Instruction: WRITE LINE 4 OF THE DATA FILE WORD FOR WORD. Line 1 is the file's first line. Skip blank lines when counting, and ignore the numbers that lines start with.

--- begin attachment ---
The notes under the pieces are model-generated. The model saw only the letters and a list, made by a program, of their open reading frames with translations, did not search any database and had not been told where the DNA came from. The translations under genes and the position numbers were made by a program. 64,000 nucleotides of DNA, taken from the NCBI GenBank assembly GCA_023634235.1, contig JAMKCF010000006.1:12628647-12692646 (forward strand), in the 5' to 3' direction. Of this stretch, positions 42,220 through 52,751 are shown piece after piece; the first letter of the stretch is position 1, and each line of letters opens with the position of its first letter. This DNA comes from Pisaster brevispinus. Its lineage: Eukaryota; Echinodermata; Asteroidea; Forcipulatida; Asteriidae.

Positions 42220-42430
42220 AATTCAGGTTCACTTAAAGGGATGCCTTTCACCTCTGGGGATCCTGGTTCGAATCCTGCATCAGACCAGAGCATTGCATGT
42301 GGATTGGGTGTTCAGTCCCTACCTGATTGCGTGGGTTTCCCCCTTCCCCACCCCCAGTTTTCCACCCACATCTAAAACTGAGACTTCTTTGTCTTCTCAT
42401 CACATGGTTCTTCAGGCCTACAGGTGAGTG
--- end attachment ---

42301 GGATTGGGTGTTCAGTCCCTACCTGATTGCGTGGGTTTCCCCCTTCCCCACCCCCAGTTTTCCACCCACATCTAAAACTGAGACTTCTTTGTCTTCTCAT